In the Gators’ last two games, the offense won the accolades, but it was the defense that anchored the victories.
With a mixture of high-pressure defense and relentless pursuit from sophomores Jaime Reeg and Sam Farrell, No. 17 Florida (2-1) has been able to limit each team it has faced this season to single-digit shot attempts in the first half.
“Jaime and Sam are physically strong. They have great feet. They’re quick, and they’re agile,” UF coach Amanda O’Leary said. “They’re just two really big and strong young ladies who can move along the 8-meter arc with ease.”
Florida has caused six more turnovers than its competition in three games, creating more free possessions for the offense and sophomore Kitty Cullen, the American Lacrosse Conference Offensive Player of the Week.
The Gators had 15 shots on goal in the first half against Denver on Sunday but only allowed three on defense.
Reeg said the disparity between shots has been keyed by the team’s preparation for its opponent’s best player. Florida limited the Pioneers’ leading scorer, attacker Kara Secora, to just one shot the entire game.
“The coaches really lay it out, what each player does, so we know what to expect when each one passes the ball, like whether one does a lot of backdoors, drives from the top or crease rolls,” Reeg said.
Florida will look for more of the same defensive intensity against Maryland Baltimore County today at 6:30 p.m. at Dizney Stadium.
The Retrievers (1-0) defeated George Mason 19-7 on Feb. 11 after jumping out to an 11-goal lead before halftime.
It remains to be seen if UMBC can produce the same offensive output against the Gators on the road. Their win 12 days ago came at the expense of a Patriots team that went 3-14 last year.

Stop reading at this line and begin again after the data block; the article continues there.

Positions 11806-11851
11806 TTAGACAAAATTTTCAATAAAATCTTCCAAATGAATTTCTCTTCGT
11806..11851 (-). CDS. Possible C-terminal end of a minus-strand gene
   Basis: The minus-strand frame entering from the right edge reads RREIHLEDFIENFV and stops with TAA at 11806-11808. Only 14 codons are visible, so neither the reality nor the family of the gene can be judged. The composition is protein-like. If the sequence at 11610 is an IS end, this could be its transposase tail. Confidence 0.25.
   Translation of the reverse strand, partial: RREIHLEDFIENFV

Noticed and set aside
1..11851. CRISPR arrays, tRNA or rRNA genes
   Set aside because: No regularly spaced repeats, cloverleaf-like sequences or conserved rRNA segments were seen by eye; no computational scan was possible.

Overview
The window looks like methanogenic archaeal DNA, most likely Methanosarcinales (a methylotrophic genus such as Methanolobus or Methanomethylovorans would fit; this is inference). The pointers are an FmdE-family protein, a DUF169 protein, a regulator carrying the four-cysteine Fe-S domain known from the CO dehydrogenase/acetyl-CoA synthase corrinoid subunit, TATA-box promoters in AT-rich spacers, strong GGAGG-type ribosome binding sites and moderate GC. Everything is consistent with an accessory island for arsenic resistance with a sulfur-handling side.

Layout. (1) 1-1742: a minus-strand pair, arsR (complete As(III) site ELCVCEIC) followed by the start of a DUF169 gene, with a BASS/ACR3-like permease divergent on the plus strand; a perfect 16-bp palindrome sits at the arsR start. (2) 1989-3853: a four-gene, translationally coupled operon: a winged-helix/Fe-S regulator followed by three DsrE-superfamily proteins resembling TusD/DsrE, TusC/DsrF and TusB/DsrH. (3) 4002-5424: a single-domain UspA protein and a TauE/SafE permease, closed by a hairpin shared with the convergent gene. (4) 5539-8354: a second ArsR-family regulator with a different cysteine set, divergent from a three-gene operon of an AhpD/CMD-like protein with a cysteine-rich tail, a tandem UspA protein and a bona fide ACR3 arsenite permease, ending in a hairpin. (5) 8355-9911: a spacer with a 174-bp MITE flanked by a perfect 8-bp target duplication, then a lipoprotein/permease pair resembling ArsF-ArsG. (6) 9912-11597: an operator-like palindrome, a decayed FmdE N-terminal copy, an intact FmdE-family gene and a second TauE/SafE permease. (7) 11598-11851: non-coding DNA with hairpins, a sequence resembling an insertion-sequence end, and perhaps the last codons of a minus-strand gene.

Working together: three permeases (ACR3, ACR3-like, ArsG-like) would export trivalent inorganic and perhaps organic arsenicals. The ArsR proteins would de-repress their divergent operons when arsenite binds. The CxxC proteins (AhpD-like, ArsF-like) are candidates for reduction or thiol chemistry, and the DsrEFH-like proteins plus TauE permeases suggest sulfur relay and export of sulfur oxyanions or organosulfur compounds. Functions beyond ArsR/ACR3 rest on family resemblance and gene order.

O’Leary said she has seen Florida not only perform at a higher level defensively with each game, but also communicate better on the field due to Reeg and Farrell’s leadership.
“Our communication improved, and we just trust each other so much more,” Farrell said. “We’re not hesitant to take risks because we know we’ll have our teammates to back us up and to slide. We just really trust each other now.”
Part of the reason the Gators have been able to take so many risks has been other teams’ talent level, Farrell said.
The defense has enjoyed competing against two consecutive offenses that play at a slower pace, with fewer fast breaks and drives down the center of the field. If a team tries to dump the ball inside the 12-meter arc, Farrell and the defense are waiting.
“When we see them go to goal, we send our double [team],” Farrell said. “We really closed our doubles, which made them, I guess, intimidated and they’d pull out and pass it over.”